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Duncan Lewis Solicitors instructed by charity Detention Action to issue legal challenge over the Government’s failure to safeguard those held in detention from Covid-19 (20 March 2020)

Date: 20/03/2020
Duncan Lewis, Main Solicitors, Duncan Lewis Solicitors instructed by charity Detention Action to issue legal challenge over the Government’s failure to safeguard those held in detention from Covid-19

The High Court has today ordered the Government to urgently respond to the legal challenge launched by human rights charity Detention Action over the Government’s failure to safeguard those held in UK Immigration Removal Centres (IRCs) from Covid-19. Duncan Lewis Solicitors have been instructed by Detention Action to bring this challenge.

The order, issued today (Thursday 19 March) by Mr Justice Swift, sets a deadline of 6pm on Friday 20 March for the Government to respond to the issues raised by the legal challenge.

It comes as Detention Action continues to hear from its anxious clients currently held across the immigration detention estate, including those with relevant underlying health issues such as diabetes, HIV and asthma, who report a lack of access to adequate healthcare; unsanitary conditions and little or no information regarding Covid-19.

Yesterday in Parliament, the Home Affairs Select Committee heard evidence on the preparation for, and response to, Covid-19 by the Home Office. The Committee heard from Lucy Moreton, Corporate Officer, Immigration Services Union, who said that “no procedures had changed” in IRCs and that “they are not testing because no testing is available.” Ms Moreton also stated that the Heathrow IRCs were currently in lockdown for “seasonal flu”.

Ms Moreton further accepted that "In light of the advice given by Foreign Secretary removal to anywhere globally is going to be problematic."

The challenge concerns the lawfulness of continued detention while global travel restrictions prevent removals from the UK, and whilst conditions in detention centres present a risk of serious harm and death as a result of a Covid-19 outbreak.

Detention Action is seeking the review and release of all those currently held under immigration powers and see an immediate halt to further detentions.

The challenge is supported by expert evidence from Prof. Coker (Emeritus Professor of Public Health at the London School of Hygiene and Tropical Medicine) who has advised that “it is credible and plausible that 60% of immigration detainees will soon become infected with COVID-19.” In light of this, Prof. Coker recommends that detainees should, if possible, be released.

The challenge follows reports from Detention Action clients and others held in IRCs, of widespread fear and panic amid unsanitary conditions and an almost total lack of information regarding Covid-19, both its risks and steps that can be taken to reduce its spread.

Concerns reported include:


  • Increased risk to the large cohort of detainees with serious underlying health conditions.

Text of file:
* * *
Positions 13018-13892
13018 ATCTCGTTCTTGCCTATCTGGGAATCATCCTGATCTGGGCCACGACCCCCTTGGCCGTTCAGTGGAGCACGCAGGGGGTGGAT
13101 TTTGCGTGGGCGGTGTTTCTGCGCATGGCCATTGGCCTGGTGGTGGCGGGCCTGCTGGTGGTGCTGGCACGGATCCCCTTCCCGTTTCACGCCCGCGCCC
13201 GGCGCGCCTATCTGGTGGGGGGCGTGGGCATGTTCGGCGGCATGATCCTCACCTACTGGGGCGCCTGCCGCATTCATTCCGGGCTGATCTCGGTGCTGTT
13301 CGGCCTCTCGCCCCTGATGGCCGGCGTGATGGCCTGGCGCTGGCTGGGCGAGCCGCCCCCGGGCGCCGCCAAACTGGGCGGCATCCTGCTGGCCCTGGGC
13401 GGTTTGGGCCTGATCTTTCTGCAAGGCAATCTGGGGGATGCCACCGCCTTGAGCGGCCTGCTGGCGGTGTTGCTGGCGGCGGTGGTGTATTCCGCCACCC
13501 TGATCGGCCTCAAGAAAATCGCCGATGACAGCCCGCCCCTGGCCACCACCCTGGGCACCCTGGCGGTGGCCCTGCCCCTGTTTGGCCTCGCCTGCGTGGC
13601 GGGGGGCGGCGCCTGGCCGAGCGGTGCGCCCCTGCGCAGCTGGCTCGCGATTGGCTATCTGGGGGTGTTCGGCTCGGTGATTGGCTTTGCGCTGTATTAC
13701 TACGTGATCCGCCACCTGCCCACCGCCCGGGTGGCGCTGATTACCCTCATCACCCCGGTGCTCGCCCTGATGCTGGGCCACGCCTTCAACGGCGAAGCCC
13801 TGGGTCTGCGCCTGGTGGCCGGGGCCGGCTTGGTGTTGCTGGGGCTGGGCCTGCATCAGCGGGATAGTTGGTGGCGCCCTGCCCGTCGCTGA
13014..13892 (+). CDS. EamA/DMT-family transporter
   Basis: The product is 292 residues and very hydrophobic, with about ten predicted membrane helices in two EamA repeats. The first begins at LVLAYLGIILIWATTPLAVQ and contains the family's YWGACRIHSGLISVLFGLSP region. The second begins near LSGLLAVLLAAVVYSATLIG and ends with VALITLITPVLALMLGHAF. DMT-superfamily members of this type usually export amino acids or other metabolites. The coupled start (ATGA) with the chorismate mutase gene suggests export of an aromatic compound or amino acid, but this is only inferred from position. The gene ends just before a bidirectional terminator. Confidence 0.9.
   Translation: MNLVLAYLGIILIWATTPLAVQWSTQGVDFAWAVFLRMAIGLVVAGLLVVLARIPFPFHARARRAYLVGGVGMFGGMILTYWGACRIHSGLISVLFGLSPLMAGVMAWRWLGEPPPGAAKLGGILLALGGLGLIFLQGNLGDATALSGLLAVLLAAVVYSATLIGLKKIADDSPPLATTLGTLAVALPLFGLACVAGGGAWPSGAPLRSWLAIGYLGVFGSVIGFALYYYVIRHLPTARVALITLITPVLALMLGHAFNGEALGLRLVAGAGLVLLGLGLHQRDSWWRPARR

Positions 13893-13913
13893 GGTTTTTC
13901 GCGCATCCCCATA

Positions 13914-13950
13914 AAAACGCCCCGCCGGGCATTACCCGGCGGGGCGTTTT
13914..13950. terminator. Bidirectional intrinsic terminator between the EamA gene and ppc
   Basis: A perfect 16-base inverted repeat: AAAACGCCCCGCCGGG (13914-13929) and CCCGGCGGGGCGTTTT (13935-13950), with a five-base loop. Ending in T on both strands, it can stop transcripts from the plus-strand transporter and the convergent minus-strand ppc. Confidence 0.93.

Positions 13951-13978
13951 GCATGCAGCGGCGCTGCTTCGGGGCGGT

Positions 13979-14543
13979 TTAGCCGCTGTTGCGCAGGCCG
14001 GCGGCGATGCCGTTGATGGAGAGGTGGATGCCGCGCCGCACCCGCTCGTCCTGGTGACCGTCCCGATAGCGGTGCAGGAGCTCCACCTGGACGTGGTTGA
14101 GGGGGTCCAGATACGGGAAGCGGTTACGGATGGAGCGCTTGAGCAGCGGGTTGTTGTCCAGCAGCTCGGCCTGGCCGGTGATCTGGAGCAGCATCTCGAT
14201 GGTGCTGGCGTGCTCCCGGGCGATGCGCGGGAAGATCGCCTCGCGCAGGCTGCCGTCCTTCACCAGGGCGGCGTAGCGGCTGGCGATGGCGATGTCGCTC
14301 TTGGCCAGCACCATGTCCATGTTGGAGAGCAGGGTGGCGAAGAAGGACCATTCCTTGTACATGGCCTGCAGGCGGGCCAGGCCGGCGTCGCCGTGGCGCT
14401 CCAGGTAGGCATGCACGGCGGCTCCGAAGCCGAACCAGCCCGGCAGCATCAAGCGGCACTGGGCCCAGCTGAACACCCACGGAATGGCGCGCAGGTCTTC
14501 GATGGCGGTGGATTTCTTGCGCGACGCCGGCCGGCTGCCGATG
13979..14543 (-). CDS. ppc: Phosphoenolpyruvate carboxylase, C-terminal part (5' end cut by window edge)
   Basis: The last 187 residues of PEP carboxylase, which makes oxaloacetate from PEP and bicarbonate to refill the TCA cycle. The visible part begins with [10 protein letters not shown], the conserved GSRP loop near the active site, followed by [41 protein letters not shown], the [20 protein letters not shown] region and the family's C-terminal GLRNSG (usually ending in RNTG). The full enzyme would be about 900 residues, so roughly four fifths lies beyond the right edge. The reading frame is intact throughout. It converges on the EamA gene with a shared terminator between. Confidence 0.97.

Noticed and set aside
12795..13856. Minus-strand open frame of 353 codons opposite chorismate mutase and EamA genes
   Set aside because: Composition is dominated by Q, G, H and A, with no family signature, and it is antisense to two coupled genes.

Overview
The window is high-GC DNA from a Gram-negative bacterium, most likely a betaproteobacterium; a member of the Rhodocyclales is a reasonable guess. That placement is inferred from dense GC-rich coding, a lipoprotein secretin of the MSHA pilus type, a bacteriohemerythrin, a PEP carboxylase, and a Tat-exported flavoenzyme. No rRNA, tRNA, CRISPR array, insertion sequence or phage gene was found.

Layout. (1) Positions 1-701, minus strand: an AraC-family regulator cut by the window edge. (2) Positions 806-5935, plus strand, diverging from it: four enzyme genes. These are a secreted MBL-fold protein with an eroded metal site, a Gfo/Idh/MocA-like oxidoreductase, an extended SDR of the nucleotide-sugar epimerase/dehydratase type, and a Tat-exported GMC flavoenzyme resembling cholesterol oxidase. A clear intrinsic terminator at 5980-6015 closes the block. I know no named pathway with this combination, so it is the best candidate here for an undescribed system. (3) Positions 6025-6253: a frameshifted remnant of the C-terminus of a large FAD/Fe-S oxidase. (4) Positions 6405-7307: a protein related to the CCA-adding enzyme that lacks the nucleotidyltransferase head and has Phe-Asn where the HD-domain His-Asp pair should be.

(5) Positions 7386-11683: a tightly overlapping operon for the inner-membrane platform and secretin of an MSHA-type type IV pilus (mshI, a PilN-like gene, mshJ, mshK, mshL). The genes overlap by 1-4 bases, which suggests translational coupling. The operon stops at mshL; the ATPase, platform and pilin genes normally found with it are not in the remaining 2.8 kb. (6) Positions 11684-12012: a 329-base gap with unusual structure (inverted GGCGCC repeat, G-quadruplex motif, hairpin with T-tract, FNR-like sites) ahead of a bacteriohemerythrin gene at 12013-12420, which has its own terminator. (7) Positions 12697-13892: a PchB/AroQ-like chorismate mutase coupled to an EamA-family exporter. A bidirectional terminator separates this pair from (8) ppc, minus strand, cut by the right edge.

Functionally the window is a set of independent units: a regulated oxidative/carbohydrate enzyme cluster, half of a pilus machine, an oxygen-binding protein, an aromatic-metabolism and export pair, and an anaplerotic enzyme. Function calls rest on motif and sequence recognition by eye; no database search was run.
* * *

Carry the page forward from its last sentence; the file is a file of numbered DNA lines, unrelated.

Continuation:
• Clients receiving no tailored screening on arrival in detention centres and limited access to healthcare.

  • A client working as a detainee cleaner in the centre being left cleaning cells despite presenting with Covid-19 symptoms.

  • Clients not being provided with soap or hand sanitizer and a lack of running water.

  • The ‘catastrophic’ condition of toilets and communal showers were shared by hundreds.



The challenge is brought by Detention Action and a 60-year-old man who has been detained since last June and is currently held in Morton Hall IRC. The Claimant suffers from hypertension and is deeply concerned about his increased risk of serious illness and death from Covid-19 due to his health conditions.

Bella Sankey, Director of Detention Action, said: “The Home Office needs to show a human face: this is a public health emergency and every hour matters. The science is clear that by continuing to detain people in unsanitary conditions they risk “explosive transmission” and hundreds of lives. The world’s borders have closed and so removals are impossible – detention serves no purpose”.

Immigration detention in the UK is lawful only if there is an immediate prospect of removal from the UK. There are seven immigration detention centres across the country holding around 1500–2000 indefinitely at any one time, and around 24,000 in total per year. Conditions in IRCs are often unhygienic, as found by the Government’s own inquiry of July 2018 conducted by Stephen Shaw among many others.

Duncan Lewis Solicitors’ public law director Toufique Hossain, said: “The government cannot mete out compassion selectively if it is to be considered humane. No one should be left behind. This virus does not discriminate as to who it infects and takes from loved ones, and neither should the State. There are many in detention who are vulnerable and where removal is no longer imminent. We hope a decision on suspending further detentions, and expediting the release of such people at risk of serious illness and death, is made soon by the Home Secretary.”


Representation

Our public law director Toufique Hossain, caseworker Georgia Banks, and solicitor Philip Armitage are instructing Chris Buttler and Ayesha Christie of Matrix Chambers.


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